Tobacco use though, was not found to be a significant determinant of sexual dysfunction. This is contrary to all reported evidence.[19] This finding is most likely to be due to our treatment of tobacco use as a categorical (present / absent) variable in a situation where almost 90% of the sample was using tobacco. Future studies need to use indices of severity to avoid this error.

The exclusive focus on male alcoholics was necessitated by the fact that the prevalence of alcohol use by females in India, and consequent alcohol dependence is exceedingly low. Having a non-drinking or low-drinking control sample, would have lent greater depth to these findings.

Nevertheless, this study highlights the ubiquitousness of sexual problems in the heavy-drinking population. It also stresses the need for addiction medicine specialists to note the possibility of sexual problems in their clients. In addition, it highlights the need for sexual medicine specialists to consider the effects of heavy alcohol use on sexual functioning. However, there is ample evidence that alcohol-induced sexual dysfunction, for the most part, is reversible with cessation of alcohol use.[18] Thus, this information can be used in motivational counselling of heavy drinkers to provide impetus for change. Clinicians are well advised to routinely assess sexual functioning in patients with alcohol dependence.

Appendix A

Sexual dysfunction checklist

In the past 12 months… Yes = 1 No = 0
Global Situational
  1. Has the prospect of having sex with your partner produced such aversion, fear or anxiety that you avoided any sexual activity (Aversion to sex)?

  2. Have you had a lack or loss of sexual desire, which has led you to initiating sexual activity with your partner or engaging in solitary masturbation, at a frequency clearly lower than previous levels (Low sexual desire)?

  3. Have you had a difficulty in getting an erection sufficient for intercourse (Difficulty achieving erection)?

  4. Have you had difficulty in maintaining erection (full erection occurs during the early stages of lovemaking but disappears when intercourse is attempted or before ejaculation if it occurs) (Difficulty maintaining erection)?

  5. Have you found that frequently (or always) you have ejaculated before you would like to: before entry?

    < 1 min?

    < 3 min?

    (Premature ejaculation)

  6. Have you frequently had problems in ejaculating even when erect (Inhibited / delayed ejaculation)?

  7. Have you ever ejaculated without getting full erection (Orgasm with flaccid penis)?

  8. Do you have difficulty in reaching the peak of pleasure at the time of ejaculation (Anorgasmia)?

  9. Have you felt pain in the genitals during sexual intercourse (Coital pain)?

  10. Are you satisfied with the frequency of sex (Frequency dissatisfaction)?

  11. Are you satisfied with your sexual relationship with your partner (Dissatisfaction of sexual relation with partner)?

  12. Are you satisfied with your sexual performance (Dissatisfaction with own sexual function)?

Footnotes

Source of Support: Nil

Conflict of Interest: None declared

REFERENCES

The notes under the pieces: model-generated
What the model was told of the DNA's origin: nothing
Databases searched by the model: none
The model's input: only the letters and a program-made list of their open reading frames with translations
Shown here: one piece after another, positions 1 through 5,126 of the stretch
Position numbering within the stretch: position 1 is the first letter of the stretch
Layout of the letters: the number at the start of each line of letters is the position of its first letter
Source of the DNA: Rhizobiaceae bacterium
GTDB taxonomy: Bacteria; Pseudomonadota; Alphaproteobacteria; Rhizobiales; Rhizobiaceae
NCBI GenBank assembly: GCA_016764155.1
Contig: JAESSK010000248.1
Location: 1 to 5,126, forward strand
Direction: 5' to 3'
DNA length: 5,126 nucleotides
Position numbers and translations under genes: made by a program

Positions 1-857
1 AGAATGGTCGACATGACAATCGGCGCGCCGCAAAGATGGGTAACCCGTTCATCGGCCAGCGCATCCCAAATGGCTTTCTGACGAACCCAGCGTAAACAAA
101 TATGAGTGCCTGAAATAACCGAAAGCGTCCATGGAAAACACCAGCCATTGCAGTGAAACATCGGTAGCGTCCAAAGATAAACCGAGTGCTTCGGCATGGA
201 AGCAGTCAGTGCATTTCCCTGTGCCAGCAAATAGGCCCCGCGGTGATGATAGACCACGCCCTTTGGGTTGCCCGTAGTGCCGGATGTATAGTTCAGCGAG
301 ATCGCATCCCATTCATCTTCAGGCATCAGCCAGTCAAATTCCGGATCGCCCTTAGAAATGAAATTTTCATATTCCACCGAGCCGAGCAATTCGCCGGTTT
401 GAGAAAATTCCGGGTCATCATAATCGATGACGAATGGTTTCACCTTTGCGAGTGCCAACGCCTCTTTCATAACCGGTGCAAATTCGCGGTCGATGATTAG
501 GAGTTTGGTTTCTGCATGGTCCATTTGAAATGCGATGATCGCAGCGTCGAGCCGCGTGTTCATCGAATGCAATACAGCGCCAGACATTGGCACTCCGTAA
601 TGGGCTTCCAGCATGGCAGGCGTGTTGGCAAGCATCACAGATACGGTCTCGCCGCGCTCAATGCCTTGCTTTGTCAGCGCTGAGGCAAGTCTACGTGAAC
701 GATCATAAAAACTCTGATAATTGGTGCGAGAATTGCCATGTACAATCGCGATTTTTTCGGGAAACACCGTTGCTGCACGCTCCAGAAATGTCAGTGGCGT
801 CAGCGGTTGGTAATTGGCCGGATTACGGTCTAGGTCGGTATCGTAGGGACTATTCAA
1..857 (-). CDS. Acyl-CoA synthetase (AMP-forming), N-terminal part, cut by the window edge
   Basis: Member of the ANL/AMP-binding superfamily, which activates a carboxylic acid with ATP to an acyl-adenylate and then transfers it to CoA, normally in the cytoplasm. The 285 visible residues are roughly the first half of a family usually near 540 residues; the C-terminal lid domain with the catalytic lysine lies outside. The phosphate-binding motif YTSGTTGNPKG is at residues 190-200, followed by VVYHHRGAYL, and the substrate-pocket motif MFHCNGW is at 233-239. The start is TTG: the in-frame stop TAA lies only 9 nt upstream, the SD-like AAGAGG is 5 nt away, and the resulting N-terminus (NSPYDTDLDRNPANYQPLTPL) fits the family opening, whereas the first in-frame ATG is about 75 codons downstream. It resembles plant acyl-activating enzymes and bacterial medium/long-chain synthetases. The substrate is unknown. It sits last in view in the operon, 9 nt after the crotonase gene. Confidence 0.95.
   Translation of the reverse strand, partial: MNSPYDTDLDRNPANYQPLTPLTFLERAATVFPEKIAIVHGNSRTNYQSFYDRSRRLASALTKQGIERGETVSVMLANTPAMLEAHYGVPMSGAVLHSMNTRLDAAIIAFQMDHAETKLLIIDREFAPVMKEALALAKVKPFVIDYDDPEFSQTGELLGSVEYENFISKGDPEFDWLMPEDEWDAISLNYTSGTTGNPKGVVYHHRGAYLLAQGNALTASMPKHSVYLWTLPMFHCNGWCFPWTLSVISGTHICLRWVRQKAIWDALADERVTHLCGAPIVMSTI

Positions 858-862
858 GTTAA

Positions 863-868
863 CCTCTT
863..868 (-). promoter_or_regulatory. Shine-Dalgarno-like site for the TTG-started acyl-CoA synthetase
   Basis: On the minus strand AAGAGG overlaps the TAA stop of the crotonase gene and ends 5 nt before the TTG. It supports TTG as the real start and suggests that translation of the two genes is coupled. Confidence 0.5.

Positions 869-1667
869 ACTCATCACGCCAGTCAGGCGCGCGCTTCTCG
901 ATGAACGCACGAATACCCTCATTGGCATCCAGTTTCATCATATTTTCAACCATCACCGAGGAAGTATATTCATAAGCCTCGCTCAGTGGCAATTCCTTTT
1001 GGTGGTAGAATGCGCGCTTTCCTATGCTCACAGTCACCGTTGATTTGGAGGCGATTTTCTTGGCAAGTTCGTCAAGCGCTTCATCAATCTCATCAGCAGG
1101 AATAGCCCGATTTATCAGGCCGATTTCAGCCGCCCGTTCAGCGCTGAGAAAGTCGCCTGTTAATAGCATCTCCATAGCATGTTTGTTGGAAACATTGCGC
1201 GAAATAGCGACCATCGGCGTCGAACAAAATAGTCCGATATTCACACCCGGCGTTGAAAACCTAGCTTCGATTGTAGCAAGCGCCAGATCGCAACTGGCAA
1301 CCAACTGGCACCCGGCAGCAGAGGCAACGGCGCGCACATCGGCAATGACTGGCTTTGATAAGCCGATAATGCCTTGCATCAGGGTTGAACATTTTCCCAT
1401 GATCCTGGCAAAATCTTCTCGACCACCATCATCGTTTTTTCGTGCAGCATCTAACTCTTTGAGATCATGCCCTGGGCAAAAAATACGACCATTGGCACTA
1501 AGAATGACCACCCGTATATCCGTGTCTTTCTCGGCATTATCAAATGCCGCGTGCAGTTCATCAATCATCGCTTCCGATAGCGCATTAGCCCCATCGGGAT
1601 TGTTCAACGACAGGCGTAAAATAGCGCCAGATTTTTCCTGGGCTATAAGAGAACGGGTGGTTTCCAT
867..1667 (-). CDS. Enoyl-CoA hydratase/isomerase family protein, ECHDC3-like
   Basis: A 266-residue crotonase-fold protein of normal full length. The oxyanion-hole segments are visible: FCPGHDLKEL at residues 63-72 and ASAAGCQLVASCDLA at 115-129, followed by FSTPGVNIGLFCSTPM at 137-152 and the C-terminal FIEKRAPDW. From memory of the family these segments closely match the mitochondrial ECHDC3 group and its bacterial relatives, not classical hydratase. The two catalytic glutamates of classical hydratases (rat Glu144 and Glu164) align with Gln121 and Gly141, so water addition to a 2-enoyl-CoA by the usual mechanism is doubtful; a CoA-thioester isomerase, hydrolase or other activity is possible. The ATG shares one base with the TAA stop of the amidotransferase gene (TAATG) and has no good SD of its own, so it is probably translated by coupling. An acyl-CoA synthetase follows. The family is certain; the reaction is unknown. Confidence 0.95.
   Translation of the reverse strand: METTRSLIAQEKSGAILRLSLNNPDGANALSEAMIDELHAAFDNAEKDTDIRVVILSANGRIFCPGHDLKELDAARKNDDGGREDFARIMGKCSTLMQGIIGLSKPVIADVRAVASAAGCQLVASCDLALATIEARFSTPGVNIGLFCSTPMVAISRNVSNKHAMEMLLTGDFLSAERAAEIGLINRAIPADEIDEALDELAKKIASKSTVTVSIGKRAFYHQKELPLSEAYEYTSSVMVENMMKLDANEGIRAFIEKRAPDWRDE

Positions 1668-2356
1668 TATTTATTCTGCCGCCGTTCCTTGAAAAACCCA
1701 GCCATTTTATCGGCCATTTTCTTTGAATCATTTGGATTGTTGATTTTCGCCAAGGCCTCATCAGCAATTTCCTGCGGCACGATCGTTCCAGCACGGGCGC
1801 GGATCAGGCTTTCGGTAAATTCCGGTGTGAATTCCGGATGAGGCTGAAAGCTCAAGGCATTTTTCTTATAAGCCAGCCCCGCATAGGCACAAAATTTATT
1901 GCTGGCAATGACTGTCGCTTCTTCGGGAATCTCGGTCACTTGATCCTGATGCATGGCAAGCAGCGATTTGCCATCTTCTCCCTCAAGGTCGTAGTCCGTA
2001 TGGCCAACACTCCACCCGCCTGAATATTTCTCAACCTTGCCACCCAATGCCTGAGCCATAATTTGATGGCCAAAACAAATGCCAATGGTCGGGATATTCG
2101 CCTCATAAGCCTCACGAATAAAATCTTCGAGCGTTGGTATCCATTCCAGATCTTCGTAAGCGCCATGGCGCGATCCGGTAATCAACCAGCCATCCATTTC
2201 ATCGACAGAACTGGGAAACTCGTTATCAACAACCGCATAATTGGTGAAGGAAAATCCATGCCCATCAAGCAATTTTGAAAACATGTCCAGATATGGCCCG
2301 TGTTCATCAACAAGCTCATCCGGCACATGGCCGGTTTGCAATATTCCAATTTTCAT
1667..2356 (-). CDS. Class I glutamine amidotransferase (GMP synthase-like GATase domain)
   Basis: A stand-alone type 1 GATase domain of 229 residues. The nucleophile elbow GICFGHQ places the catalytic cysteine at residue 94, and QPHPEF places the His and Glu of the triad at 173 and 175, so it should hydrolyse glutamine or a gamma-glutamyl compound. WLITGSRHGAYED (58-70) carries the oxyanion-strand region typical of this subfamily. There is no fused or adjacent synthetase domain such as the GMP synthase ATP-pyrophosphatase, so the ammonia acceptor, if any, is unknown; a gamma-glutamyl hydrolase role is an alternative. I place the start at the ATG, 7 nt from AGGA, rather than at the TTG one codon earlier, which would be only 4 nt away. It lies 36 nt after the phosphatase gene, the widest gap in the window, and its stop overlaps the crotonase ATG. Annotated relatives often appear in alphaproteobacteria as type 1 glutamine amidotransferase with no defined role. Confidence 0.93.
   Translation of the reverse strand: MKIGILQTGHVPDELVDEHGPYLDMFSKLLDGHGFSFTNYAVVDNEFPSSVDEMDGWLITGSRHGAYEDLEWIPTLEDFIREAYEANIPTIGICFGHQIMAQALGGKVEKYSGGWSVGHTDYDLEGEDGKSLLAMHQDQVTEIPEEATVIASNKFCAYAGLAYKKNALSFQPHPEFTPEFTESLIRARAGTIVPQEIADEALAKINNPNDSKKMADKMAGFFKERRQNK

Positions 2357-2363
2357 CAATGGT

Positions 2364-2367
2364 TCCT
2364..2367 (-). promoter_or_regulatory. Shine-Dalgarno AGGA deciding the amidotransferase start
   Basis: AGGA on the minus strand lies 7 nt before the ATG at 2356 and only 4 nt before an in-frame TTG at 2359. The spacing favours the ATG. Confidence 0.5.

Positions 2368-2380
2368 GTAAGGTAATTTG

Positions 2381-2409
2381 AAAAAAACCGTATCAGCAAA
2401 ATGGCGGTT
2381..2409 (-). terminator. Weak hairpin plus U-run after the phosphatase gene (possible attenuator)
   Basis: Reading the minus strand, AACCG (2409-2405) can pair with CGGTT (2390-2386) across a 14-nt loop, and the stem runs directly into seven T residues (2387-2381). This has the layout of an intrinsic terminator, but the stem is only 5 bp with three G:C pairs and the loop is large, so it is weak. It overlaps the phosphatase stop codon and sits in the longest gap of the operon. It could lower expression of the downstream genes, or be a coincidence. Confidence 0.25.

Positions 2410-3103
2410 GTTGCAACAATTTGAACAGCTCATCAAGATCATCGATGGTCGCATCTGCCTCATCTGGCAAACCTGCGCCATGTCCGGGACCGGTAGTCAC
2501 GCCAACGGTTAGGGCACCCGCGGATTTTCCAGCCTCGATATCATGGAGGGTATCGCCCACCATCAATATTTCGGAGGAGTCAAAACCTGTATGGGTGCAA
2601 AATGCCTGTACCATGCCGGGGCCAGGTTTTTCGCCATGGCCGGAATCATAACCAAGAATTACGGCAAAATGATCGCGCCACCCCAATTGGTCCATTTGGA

1. Gelder M, Gath D, Mayon R, Cowen P. Oxford Text book of Psychiatry. 3rd ed. Oxford, UK: Oxford University Press; 1996. Etiology of sexual dysfunction. [Google Scholar]2. American Psychiatric Association: Diagnostic and Statistical Manual. 4th ed. Washington DC: American Psychiatric Association; 1994. [Google Scholar]3. Mendelson JH, Mello NK. Medical progress, Biologic concomitants of Alcoholism. N Engl J Med. 1979;301:912–21. [PubMed] [Google Scholar]4. Mirone V, Ricci E, Gentile V, Basile Fasolo C, Parazzini F. Determinants of erectile dysfunction risk in a large series of Italian men attending andrology clinics. Eur Urol. 2004;45:87–91. [PubMed] [Google Scholar]5. Van Thiel DH, Lester R. The effect of chronic alcohol abuse on sexual function. th Clin Endocrinol Metab. 1979;8:499–510. [PubMed] [Google Scholar]6. Jensen SB, Gludd C. Sexual dysfunction in men with alcoholic liver cirrhosis: A comparative study. Liver. 1985;5:94–100. [PubMed] [Google Scholar]7. Fahrner EM. Sexual dysfunction in male alcohol addicts, prevalence and treatment. Arch Sex Behav. 1987;16:247–57. [PubMed] [Google Scholar]8. Fagan PJ, Schmidt CW, Wise TN, Derogatis LR. Alcoholism in patients with sexual disorders. J Sex Marital Ther. 1988;14:245–52. [PubMed] [Google Scholar]9. Gumus B, Yigitoglu MR, Lekili M, Vyanik BS, Muezzinoglu T, Buyuksu C. Effect of long term alcohol abuse on male sexual function and serum gonadal hormone levels. Int Urol Nephrol. 1998;30:755–9. [PubMed] [Google Scholar]11. Miller NS, Gold MS. The human sexual response and alcohol and drugs. J Subst Abuse Treat. 1988;5:171–7. [PubMed] [Google Scholar]12. Schiavi RC, Stimmel BB, Mandelli J, White D. Chronic alcoholism and male sexual function. Am J Psychiatry. 1995;152:1045–51. [PubMed] [Google Scholar]13. World Health Organization, Geneva 1992 . The ICD 10 Classification of Mental and Behavioral disorders. Oxford University Press; 1994. Clinical descriptions and diagnostic guidelines. [Google Scholar]14. Wing JK, Babor T, Brugha T, Burke J, Cooper JE, Giel R, et al. SCAN. Schedules for clinical assessment in neuropsychiatry. Arch Gen Psychiatry. 1990;47:589–93. [PubMed] [Google Scholar]15. World Health Organization. The ICD-10 classification of mental and behavioral disorders: Diagnostic criteria for research. Geneva: World Health Organization; 1993. [Google Scholar]16. Jensen SB. Sexual function and dysfunction in younger married alcoholics. A comparative study. Acta Psychiatr Scand. 1984;69:543–9. [PubMed] [Google Scholar]17. Villalta J, Estruch R, Antunez E, Valls J, Urbano-Marquez A. Vagal neuropathy in chronic alcoholics: Relation to ethanol consumption. Alcohol Alcohol. 1989;24:421–8. [PubMed] [Google Scholar]18. Van Thiel DH, Gavaler JS, Sanghvi A. Recovery of sexual function in abstinent alcoholic men. Gastroenterology. 1983;84:677–82. [PubMed] [Google Scholar]19. Corona G, Mannucci E, Petrone L, Ricca V, Mansani R, Cilotti A, et al. Psychobiological correlates of smoking in patients with erectile dysfunction. Int J Impot Res. 2005;17:527–34. [PubMed] [Google Scholar]